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Passwords may soon be a thing of the past

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A wave of capital and new technology centered on biometrics, physiological and behavioral authentication is quickly making the world of PINs and passwords a thing of the past, according to "Biometrics: the Future of Mobile Payments," a new report by BBVA Compass economists.

Biometric measures use DNA, fingerprints, eye retinas and irises, voice recognition, facial patterns, vein patterns and hand measurements to authenticate and verify people's identities. The advanced technology has been quickly adopted by smartphone users — Apple's iPhone uses fingerprint device recognition — and it could soon revolutionize banking, the economists write in the report.

"Biometric authentication is growing at a fast pace and shows great potential to protect individual data and enhance customer experience, particularly in the banking industry," said BBVA Compass Chief EconomistNathaniel Karp. "Biometrics in banking is most popular in developing economies inAsia, such asIndiaandIndonesia; the Americas rank second."

Current estimates say the global biometrics technology market in the financial sector alone could reach into the billions by 2020. This includes biometric sensors, biometric app downloads, direct purchase and software development fees and authentications fees from biometrically secured payment and non-payment transactions.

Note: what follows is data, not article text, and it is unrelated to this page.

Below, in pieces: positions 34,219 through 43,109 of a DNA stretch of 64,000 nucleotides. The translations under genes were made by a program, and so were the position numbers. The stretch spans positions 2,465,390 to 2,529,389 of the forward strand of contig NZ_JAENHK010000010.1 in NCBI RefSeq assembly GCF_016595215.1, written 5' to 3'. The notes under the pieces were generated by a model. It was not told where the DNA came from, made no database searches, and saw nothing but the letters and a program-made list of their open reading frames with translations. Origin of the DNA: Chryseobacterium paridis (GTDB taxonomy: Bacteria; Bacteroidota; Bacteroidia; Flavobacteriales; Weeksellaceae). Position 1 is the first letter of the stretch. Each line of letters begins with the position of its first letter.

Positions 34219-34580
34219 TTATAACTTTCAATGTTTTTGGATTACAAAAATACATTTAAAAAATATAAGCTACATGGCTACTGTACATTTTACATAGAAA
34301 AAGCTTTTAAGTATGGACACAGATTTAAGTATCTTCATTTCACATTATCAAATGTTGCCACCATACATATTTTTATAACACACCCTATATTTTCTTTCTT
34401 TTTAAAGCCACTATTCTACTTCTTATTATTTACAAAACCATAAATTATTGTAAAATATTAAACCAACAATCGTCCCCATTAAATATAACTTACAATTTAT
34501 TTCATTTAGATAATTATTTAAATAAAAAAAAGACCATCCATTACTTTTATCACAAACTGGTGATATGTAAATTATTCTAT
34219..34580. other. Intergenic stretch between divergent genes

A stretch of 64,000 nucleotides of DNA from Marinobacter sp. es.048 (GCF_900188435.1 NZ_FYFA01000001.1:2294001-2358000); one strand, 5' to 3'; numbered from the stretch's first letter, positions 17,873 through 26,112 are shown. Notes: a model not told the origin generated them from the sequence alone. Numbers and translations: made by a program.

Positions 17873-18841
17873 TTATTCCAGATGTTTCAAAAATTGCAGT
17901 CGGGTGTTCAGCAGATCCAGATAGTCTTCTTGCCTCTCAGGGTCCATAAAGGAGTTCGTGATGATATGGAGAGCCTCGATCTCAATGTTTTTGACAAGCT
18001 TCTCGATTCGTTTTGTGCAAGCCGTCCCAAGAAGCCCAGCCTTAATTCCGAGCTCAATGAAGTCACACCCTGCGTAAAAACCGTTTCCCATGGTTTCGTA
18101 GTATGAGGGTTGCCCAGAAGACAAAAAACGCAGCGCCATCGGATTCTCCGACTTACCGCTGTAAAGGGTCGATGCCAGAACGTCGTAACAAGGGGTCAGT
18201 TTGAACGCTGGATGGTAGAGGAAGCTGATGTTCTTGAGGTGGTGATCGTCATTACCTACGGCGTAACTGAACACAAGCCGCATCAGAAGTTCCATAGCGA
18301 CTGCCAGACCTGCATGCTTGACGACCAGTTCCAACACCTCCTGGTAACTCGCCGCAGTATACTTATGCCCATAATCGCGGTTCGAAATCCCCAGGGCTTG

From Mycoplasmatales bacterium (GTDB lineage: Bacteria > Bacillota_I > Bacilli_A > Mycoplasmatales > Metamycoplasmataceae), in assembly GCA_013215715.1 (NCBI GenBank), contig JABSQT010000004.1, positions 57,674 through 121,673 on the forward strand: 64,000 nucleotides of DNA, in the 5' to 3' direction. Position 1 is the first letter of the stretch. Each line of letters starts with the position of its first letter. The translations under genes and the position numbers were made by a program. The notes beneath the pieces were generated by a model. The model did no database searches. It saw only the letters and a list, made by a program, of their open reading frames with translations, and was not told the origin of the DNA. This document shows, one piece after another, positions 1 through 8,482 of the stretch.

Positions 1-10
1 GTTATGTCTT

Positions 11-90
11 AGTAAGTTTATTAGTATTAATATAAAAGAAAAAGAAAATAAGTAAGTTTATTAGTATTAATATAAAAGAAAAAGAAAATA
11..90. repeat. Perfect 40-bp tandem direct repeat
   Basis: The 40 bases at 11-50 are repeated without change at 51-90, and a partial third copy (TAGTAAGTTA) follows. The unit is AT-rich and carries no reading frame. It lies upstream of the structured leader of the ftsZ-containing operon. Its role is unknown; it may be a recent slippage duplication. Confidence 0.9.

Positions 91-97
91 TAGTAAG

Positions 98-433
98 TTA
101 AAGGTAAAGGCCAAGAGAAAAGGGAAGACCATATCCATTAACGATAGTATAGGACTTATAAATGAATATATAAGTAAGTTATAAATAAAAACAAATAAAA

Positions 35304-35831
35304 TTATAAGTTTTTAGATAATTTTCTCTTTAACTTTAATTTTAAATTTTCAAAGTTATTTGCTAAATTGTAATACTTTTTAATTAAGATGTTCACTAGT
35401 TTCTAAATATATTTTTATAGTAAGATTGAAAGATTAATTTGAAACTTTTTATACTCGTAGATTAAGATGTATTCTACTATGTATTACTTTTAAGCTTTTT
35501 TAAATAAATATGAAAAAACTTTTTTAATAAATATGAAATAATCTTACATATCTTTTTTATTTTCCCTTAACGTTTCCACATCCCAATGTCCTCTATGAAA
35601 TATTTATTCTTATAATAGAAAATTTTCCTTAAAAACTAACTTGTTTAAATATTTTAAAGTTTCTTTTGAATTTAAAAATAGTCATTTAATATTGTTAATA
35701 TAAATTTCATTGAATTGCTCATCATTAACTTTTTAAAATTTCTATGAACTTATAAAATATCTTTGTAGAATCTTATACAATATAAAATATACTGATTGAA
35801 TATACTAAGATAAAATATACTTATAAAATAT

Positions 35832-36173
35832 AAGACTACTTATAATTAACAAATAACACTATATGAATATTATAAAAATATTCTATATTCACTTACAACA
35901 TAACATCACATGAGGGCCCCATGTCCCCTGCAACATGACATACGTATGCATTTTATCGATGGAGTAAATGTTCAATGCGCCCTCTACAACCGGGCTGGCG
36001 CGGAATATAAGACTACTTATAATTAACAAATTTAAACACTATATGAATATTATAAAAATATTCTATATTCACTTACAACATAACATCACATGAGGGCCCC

Uncertainty about biometric authentication's ability to guarantee the protection of personal information is common, but a recent survey found that one in five members of generations X and Y would be willing to share their DNA to help secure financial and personal information.

According to the BBVA Compass research report, the benefits of biometrics go beyond strengthening proof of identity and enhancing fraud detection. 

"As biometrically-enabled devices become standard, critical industries such as banking will be able to offer better customer experience, faster processing times, lower costs and facilitate a multi-channel environment across industries in a seamless fashion," said Karp.

Led by BBVA Compass Chief EconomistNathaniel Karp, the bank's research team analyzes the U.S. economy and Federal Reserve monetary policy. For its analyses, the economists create models and forecasts for growth, inflation, monetary policy and industries. The economic research team also follows a variety of issues that affect the Sunbelt states where BBVA Compass operate.

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